Tear staining is largely an issue that affects small and toy dog breeds, particularly often those with white fur. However, larger breeds can also become prone to tear staining too if the shape and structure of their face and eyes cause a tendency to it, and if their fur is of a type and colour that is apt to show them up.
It is not always easy to prevent or stop tear staining from occurring, because a whole range of different things can cause the problem or cause dogs to have a predisposition to it, but understanding some of the main causes and most appropriate ways of tackling them can help.
In this article, we will look at some of the various different approaches that you can try to tackle tear staining in your own dog, and examine which of them are the most effective. Read on to learn more.
Tear staining in dogs occurs when a combination of factors lead to an excess production of tears from the lacrimal glands or tear ducts, which then drain from the inner corners of the eyes onto the fur. This occurs due to a variety of factors in combination, usually including one or more of the following:
Over time, the fur below the inside corners of the eyes will begin to discolour and darken, due to being wet or damp almost constantly, or being unable to drain the tears.
Depending on the reason why your dog is prone to tear staining, it may be possible to treat and correct the problem entirely, although this is not possible in all cases.
If the problem is caused by an infection or allergy, treating this and so, cutting down on the excess tear production will usually sort it out.
If the conformation of your dog’s eyes is such that their eyes are unable to drain fluid properly, there are surgical options available to correct this.
If the drainage channels of the eyes are blocked or are prone to blocking, surgery can sometimes be indicated in this instance too. However, if your dog’s basic conformation, eye structure or shape cause the problem, this is usually something that has to be managed rather than something that can be corrected.
First of all, you should talk to your vet about your dog’s tear staining, and get them to check your dog out to make sure that there is not an infection or allergy present that is causing the problem or making it worse.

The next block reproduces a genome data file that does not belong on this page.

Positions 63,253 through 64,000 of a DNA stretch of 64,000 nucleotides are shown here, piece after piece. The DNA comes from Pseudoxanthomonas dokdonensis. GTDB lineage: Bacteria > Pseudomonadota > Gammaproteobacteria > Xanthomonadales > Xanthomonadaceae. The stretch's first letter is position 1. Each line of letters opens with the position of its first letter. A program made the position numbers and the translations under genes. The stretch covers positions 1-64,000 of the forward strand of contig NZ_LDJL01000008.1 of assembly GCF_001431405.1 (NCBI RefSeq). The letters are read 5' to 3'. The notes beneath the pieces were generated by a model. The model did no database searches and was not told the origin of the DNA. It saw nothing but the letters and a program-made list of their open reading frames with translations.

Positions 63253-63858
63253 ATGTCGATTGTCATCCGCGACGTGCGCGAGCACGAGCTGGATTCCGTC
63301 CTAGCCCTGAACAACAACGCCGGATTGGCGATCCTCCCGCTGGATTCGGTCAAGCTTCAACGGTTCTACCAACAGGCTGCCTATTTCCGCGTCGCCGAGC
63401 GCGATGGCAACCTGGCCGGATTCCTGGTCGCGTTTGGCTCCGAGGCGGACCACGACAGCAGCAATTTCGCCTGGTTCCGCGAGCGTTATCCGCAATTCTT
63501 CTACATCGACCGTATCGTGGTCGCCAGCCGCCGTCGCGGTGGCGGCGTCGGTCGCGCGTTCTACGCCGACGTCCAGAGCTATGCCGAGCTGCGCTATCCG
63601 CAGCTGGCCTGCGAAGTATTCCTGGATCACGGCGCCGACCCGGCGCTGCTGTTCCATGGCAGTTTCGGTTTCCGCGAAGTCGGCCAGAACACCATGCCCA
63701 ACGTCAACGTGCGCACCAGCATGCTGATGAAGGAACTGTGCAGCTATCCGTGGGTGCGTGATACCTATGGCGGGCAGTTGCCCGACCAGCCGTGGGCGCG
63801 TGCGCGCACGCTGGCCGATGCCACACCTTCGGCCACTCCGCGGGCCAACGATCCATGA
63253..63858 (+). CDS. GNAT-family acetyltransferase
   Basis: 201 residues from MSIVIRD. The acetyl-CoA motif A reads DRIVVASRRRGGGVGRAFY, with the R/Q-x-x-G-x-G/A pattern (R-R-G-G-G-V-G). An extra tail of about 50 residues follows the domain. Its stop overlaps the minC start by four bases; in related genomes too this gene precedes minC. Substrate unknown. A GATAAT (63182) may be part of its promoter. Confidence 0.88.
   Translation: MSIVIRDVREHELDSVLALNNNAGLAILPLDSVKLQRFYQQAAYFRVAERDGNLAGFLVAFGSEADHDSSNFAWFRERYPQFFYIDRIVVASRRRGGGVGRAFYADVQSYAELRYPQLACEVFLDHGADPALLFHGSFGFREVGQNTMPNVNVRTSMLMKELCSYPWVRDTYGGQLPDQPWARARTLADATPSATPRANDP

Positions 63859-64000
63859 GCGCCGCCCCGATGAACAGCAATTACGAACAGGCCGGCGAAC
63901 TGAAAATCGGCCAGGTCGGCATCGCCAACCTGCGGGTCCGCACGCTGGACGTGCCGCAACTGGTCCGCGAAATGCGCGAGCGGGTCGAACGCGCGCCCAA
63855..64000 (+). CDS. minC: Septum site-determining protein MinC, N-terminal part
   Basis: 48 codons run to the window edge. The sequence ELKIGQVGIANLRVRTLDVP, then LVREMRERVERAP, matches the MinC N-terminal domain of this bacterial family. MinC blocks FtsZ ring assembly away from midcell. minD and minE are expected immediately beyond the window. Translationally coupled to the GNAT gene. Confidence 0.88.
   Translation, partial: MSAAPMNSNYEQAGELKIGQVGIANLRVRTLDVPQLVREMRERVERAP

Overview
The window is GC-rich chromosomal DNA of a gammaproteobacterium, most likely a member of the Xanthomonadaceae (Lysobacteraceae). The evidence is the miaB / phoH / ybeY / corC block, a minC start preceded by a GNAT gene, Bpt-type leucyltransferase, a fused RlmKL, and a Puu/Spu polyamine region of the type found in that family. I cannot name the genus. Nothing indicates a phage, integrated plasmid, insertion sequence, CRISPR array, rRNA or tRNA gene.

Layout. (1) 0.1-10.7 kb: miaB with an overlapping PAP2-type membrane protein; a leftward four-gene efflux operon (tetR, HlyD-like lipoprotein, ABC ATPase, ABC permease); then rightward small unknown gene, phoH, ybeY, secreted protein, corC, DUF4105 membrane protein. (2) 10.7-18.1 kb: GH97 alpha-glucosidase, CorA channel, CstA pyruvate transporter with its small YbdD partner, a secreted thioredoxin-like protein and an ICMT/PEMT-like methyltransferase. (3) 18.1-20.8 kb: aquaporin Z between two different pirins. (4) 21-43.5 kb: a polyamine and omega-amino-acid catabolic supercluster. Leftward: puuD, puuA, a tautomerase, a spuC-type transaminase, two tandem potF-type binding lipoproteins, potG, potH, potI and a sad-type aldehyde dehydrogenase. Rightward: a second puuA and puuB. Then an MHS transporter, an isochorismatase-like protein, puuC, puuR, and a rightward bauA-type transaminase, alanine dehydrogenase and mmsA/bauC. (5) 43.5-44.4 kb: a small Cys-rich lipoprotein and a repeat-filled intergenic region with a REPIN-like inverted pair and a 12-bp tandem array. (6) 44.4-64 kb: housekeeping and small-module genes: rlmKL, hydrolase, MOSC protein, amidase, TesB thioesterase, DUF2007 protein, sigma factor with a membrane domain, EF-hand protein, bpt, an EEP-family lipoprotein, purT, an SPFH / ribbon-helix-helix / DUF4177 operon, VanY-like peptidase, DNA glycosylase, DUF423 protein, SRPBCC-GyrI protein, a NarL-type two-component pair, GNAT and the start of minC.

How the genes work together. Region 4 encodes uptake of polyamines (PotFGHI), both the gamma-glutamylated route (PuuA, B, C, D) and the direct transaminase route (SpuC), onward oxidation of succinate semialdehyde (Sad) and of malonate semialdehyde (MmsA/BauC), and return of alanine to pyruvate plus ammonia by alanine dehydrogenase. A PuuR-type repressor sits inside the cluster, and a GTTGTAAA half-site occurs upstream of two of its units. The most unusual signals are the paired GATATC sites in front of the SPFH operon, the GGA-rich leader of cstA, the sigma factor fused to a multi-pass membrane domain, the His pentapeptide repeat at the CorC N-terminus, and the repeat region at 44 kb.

If the problem is caused by something that can be addressed, your vet will talk you through some of the options for doing this, or at least they should be able to give you a good idea of why your dog is prone to tear staining, even if they do not think that it can be corrected.
If your vet simply tells you that the tear staining is an irritation or inconvenience rather than a problem or something that can be corrected, they will also then potentially make suggestions for how to go about this.
Some of the most popular and effective methods of removing and tackling tear staining in dogs are outlined below.
Asking your vet to flush your dog’s tear ducts can often help to correct or reduce the problem, although this is not always a perfect or long-term solution, and so may need to be repeated in the future.
Flushing the tear ducts out serves several purposes, including freeing and rinsing out bacteria, dirt and other irritants that may be causing the staining or making it worse, as well as potentially helping to widen narrow tear ducts and make drainage easier, and reduce overproduction.
In some cases, a high mineral content in the dog’s diet or drinking water can make them more prone to developing tear staining, and so making changes to how you feed and provide water to your dog can help.
Try feeding a food designed for sensitivities, which will not contain the colourings and preservatives that often up the mineral content of food, and filter your dog’s water in order to reduce the mineral content of their drinking water too.
In order to improve the cosmetic appearance of your dog’s eyes and reduce the visible effect of tear staining, cleaning the eyes and muzzle on a daily basis can help. Tear staining and discolouration builds up over time until the fur becomes discoloured, and so preventing the build-up from occurring can lessen the physical effects of tear staining.
Thoroughly moisten the dried, discoloured areas of fur to break up goo, matted fur and tear stains, and repeat this once or twice a day until you begin to see an improvement. There are also various different brands of eye wipes designed especially to deal with this problem in dogs, which can make it easier too.